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Bahrain Is Spending Billions On US Weapons

November 16, 2018

Via Wikimedia Commons.

The tiny oil-rich kingdom off Saudi Arabia’s coast is now on track to spend more than $2 billion for cutting edge US-made weapon systems. As 2018 draws to a close Manama announced three crucial acquisitions approved by Washington, DC, that will enhance its military and even give it limited offensive firepower. These span what appears to be a full squadron of F-16V multirole fighters; a dozen AH-1Z attack helicopters; and a substantial order for ATACMS ground-launched ballistic missiles.

These orders aren’t too out of the ordinary for Bahrain, whose armed forces are mainly equipped with US-made weapons, at a time when gargantuan arms deals are in the works among its GCC neighbors. But they do represent a major leap in capabilities for a Gulf state whose own military buildup is quite modest.

Of course, since negotiations surrounding arms deals can take years there isn’t a definitive schedule yet for when Bahrain’s fighter jets, helicopters, and missiles are delivered. But the most valuable among the three, worth a reported $1.12 billion, covers 16 F-16V multirole fighters and an enormous stockpile of guided munitions worth $45 million. On an almost equal footing is the $911.4 million price tag for a dozen AH-1Z Vipers attack helicopters including an extra pair of engines and precision guided munitions. It’s believed Manama may subcontract specific capabilities for the AH-1Z to non-US companies.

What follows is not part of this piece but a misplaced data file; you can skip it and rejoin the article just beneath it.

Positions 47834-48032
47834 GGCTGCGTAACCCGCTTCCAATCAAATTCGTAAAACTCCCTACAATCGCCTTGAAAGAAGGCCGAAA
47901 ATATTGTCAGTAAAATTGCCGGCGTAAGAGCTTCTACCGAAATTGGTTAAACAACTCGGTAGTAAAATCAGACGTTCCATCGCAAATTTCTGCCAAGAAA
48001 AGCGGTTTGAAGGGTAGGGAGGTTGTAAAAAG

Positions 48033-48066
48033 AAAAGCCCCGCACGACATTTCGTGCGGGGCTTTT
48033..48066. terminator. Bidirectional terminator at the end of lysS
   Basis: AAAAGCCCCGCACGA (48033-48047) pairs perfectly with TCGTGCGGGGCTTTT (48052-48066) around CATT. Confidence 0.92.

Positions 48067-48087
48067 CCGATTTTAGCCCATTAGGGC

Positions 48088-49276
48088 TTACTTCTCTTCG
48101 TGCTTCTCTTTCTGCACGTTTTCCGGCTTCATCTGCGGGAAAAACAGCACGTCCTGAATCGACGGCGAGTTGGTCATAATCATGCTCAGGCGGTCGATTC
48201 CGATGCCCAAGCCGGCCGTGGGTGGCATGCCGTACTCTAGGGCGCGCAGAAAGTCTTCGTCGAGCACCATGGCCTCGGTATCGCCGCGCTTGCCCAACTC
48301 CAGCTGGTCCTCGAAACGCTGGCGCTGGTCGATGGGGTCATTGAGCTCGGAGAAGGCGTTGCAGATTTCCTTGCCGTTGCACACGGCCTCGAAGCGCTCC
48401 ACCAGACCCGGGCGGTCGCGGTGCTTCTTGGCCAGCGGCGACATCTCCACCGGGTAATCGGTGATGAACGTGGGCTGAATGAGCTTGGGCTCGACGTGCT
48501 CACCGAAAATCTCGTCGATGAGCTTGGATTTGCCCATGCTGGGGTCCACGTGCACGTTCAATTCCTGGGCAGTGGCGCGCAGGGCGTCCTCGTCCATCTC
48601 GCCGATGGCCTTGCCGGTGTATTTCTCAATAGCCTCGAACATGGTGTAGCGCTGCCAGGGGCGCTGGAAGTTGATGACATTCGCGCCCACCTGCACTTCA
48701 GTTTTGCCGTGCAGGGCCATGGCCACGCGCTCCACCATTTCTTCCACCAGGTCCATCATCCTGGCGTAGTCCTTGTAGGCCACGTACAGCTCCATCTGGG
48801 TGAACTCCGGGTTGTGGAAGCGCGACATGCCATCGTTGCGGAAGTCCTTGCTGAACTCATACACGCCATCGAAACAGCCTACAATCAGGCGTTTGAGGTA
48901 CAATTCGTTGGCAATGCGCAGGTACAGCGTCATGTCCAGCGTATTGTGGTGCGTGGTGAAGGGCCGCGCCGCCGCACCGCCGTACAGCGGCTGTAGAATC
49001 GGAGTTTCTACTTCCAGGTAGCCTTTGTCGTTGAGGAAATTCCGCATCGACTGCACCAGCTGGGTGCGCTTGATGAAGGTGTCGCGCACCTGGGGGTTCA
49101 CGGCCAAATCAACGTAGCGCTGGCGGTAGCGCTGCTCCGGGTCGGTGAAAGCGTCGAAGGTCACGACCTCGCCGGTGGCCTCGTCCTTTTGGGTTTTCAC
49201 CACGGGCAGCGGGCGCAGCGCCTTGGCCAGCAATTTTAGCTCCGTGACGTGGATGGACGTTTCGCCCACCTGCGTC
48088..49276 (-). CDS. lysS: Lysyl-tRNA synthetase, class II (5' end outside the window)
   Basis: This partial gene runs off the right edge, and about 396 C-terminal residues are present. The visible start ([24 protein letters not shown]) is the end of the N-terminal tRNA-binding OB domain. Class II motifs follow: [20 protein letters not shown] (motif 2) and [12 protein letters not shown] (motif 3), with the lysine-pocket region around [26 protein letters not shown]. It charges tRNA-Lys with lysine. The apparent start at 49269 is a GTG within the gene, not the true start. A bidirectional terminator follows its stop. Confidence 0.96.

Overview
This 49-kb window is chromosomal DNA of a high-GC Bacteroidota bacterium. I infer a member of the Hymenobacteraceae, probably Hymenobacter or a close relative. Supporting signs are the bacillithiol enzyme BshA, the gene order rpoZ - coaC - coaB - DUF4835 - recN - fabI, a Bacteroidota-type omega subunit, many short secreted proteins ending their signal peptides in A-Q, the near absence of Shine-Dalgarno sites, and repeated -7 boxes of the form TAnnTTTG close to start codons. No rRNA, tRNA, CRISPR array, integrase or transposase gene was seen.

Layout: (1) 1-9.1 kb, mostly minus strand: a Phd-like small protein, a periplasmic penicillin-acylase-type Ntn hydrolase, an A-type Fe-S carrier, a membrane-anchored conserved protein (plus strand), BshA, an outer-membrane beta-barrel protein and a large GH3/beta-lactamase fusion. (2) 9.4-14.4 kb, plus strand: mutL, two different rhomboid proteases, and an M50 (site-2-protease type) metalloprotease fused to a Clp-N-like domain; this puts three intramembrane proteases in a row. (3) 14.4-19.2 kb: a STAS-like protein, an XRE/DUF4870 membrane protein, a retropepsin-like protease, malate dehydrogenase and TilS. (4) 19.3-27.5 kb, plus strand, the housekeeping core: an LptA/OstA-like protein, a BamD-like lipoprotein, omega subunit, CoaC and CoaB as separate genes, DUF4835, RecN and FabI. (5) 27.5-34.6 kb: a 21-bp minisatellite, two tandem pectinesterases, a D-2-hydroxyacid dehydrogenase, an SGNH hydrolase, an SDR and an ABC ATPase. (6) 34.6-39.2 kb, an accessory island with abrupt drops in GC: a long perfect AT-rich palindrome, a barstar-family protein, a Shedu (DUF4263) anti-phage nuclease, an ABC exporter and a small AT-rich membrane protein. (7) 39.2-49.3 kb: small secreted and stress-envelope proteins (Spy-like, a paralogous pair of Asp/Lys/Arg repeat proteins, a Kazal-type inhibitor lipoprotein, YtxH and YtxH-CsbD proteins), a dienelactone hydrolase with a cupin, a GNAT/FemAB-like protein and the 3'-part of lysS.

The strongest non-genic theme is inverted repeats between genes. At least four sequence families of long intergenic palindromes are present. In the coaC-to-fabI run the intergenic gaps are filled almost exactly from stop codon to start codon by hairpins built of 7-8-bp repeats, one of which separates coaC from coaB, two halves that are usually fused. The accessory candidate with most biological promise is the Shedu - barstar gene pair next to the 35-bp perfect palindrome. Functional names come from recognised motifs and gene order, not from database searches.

A remarkable acquisition for Manama, however, is 110 ATACMS M57 T2K missiles and their launchers. These are surface-to-surface ballistic missiles launched from a unitary rocket pod carried by either a tracked or wheeled transport. The supersonic ATACMS is comparable to the Russian Iskander ballistic missile and is best suited for crippling enemy infrastructure and other sensitive locations. What makes the ATACMS so distressing is its ability to spread lethal submunitions over a target and nothing except a layered anti-missile defense can defeat its approach.

Based on the records of the Defense Security Cooperation Agency (DSCA), a Pentagon office that oversees arms sales to US allies, Bahrain placed orders for ATACMS’ as early as 2010. But the current one announced in late September, which is worth $300 million, is on a scale suggesting the island kingdom is laying the groundwork for a wartime contingency.

For example, Bahrain’s neighbor to the south Qatar acquired an undisclosed number of Chinese-made ballistic missiles and showed them off at a military parade last year in a not-so-subtle jab at Saudi Arabia. The UAE did buy its own ATACMS’ worth nine figures at the beginning of the decade. Even the Saudis maintains a not-so-secret stockpile of Chinese DF-3A ballistic missiles while Iran boasts having the Middle East’s largest missile arsenal.The Middle East is also the only region in the world where two non-state groups, Hezbollah in Lebanon and the Houthis of Yemen, possess genuine short-range ballistic missiles.

Considering how fast rocket artillery and precision munitions are spreading over the Arab world, it isn’t a surprise for a vulnerable state to spend on hardware matching its neighbor’s deadliest weapons. To possess a stockpile of ATACMS’ is telling for Bahrain, whose greatest security risk is civil unrest, which is deterred by a robust domestic security apparatus rather than conventional weapons. The ATACMS’ usefulness in territorial defense is also hard to fathom, unless Manama deems it essential to retaliate against an external enemy by hitting its cities and oil refineries. The range (less than 300 kilometers) and deployment of the ATACMS–it can’t be used as an anti-ship missile–means these barely reach any targets in Iran’s southern coast. Does this mean they’re meant to scare the GCC countries?

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